Stephen Engelberg

Editor-in-Chief

Photo of Stephen Engelberg

Stephen Engelberg was the founding managing editor of ProPublica from 2008–2012, and became editor-in-chief on January 1, 2013. He came to ProPublica from The Oregonian in Portland, where he had been a managing editor since 2002. Before joining The Oregonian, Mr. Engelberg worked for The New York Times for 18 years, including stints in Washington, D.C., and Warsaw, Poland, as well as in New York. He is a member of the Pulitzer Prize Board.

Mr. Engelberg’s work since 1996 has focused largely on the editing of investigative projects. He started the Times’s investigative unit in 2000. Projects he supervised at the Times on Mexican corruption (published in 1997) and the rise of Al Qaeda (published beginning in January 2001) were awarded the Pulitzer Prize. During his years at The Oregonian, the paper won the Pulitzer for breaking news and was a finalist for its investigative work on methamphetamines and charities intended to help the disabled. He is the co-author of “Germs: Biological Weapons and America’s Secret War” (2001).

Loan Forgiveness for Disabled Borrowers Was 10 Years in the Making

At ProPublica, we measure our success by the tangible impact our stories have. Sometimes it takes more than a decade to see a flawed policy change.

Revisiting “The Year of the Spy”

In 1985, covering a remarkable case of Chinese espionage left a lasting impression on editor Stephen Engelberg. Here, he recalls the trial in light of a new investigation that has the twists and turns of a spy novel.

Why We Are Publishing the Tax Secrets of the .001%

We are disclosing the tax details of the richest Americans because we believe the public interest in an informed debate outweighs privacy considerations.

How NYPD’s Vice Unit Got Prostitution Policing All Wrong

Most sex workers are trying to feed their families and avoid homelessness. The city’s preferred solution, counseling sessions, didn’t help them. And NYPD’s “crackdown” conveniently resulted in very few white people being arrested.

Why There’s So Much Investigative Journalism About Utility Companies

Power and water touch the lives of everyone. Someone has to hold the companies that deliver them to account.

Twenty-Six Words Created the Internet. What Will It Take to Save It?

Jeff Kosseff wrote the book on Section 230, the law that gave us the internet we have today. He talks with ProPublica Editor-in-Chief Stephen Engelberg about how we got here and how we should regulate our way out.

Seeing the Pentagon Papers in a New Light

We know the government lied about Vietnam. But should the reporter who published the Pentagon Papers have lied to his source?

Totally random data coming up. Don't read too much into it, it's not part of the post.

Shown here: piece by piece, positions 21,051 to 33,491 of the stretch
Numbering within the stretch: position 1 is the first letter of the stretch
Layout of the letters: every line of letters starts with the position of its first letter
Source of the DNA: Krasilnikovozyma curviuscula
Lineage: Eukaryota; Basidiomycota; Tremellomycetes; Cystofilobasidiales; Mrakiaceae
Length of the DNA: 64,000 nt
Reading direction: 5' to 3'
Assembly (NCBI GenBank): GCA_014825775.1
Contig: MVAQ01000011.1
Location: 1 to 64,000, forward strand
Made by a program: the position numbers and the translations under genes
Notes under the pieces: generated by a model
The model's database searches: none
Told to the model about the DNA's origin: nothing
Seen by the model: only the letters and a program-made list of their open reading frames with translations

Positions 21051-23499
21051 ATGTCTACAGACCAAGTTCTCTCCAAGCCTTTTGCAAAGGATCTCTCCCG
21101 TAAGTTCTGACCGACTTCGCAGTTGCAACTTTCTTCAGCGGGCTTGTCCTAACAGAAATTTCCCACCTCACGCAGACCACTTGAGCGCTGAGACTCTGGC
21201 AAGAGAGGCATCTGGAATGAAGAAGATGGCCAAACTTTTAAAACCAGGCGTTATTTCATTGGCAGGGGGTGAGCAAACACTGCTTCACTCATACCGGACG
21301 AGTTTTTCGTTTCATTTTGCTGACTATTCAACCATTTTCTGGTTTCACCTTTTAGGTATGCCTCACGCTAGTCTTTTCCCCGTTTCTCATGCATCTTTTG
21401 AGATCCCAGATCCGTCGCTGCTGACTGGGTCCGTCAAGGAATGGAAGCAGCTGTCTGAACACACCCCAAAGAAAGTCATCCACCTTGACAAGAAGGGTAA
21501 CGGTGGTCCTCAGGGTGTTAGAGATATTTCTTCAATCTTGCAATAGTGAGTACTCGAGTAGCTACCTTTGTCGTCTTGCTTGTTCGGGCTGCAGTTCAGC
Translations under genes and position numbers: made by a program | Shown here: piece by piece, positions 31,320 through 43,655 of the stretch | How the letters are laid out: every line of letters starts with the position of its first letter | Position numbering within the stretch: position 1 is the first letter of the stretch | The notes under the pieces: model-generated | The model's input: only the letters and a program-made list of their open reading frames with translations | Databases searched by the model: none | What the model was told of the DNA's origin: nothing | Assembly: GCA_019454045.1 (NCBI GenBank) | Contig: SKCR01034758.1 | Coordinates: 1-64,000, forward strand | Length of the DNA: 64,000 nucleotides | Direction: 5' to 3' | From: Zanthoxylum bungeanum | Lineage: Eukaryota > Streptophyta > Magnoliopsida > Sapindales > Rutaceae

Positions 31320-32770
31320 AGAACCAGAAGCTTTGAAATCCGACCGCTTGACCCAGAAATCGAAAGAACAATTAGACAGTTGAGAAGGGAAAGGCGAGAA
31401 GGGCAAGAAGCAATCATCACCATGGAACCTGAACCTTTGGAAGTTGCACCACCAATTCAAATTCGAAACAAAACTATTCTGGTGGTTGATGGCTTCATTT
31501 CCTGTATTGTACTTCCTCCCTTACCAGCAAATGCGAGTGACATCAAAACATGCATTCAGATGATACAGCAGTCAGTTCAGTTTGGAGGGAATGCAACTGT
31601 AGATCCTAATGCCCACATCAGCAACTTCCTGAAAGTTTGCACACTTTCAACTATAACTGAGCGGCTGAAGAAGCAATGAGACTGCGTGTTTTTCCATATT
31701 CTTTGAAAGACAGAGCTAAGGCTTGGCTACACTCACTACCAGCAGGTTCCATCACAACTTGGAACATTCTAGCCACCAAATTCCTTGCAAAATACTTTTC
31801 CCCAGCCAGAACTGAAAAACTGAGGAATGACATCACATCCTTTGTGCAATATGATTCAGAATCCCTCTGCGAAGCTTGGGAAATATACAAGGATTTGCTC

The Unexpected Benefits of Thinking for Yourself in an Age of Polling

The most important thing journalists can do as they think about covering and investigating government and politics in election years is to not assume any outcome.

America Is About to Lose Its 200,000th Life to Coronavirus. How Many More Have to Die?

As another grim milestone approaches, here are the lessons officials ignored and what the country needs to do to prevent further tragedy.

Por qué publicamos el video de las horas anteriores a la muerte de Phillip García bajo custodia

García murió después de pasar tan solo 44 horas en manos de las autoridades del condado de Riverside, California. Decidimos publicar ciertas escenas perturbadoras del tiempo que estuvo detenido, con la esperanza de que su importancia supere el dolor que esto ocasionará.

Why We Are Publishing Video of the Hours Before Phillip Garcia Died in Custody

Garcia died after just 44 hours in the hands of authorities in Riverside County, California. We have chosen to release disturbing, selected scenes from his time in custody in hopes that their significance outweighs the pain this will cause.

Coronavirus Advice From Abroad: 7 Lessons America’s Governors Should Not Ignore as They Reopen Their Economies

We spoke to frontline experts from around the globe and have compiled a list of recommendations for reopening U.S. states. Their consensus? It’s tough to find policies that simultaneously save lives and livelihoods.

The Coronavirus Testing Paradox

Administering coronavirus tests requires time and supplies that are already running out. But aggressive testing has proven to be the best way to track and isolate the disease, stopping its spread. The best path forward depends on where you are.

How South Korea Scaled Coronavirus Testing While the U.S. Fell Dangerously Behind

By learning from a MERS outbreak in 2015, South Korea was prepared and acted swiftly to ramp up testing when the new coronavirus appeared there. Meanwhile, the U.S., plagued by delay and dysfunction, wasted its advantage.

Balancing the Public Interest and a Family’s Grief

ProPublica published a video last week showing the final hours of a 16-year-old migrant who died in Border Patrol custody. The family said they should have been given a chance to see the video before it appeared. They have a point.

The Man Who Made ProPublica Possible

RIP, Herbert M. Sandler, 1931–2019

What ProPublica Is Doing About Diversity in 2019

Here is our annual report on the breakdown of our staff and how we’re working to create a more diverse newsroom and inclusive journalism community.

A Free Press Works for All of Us

The cause of investigative reporting, a crucial element of our democracy, benefits enormously from our country’s tradition of a free, unfettered press.

DHS Chief is Confronted With ProPublica Tape of Wailing Children Separated from Parents

A reporter turned on the audio recording as Kirstjen Nielsen defended the Trump administration’s immigration policies at a White House briefing.

Welcome to Our Second Decade

Much has changed since ProPublica published its first story, but we remain committed to the power of fact-based journalism to spur change and right wrongs.

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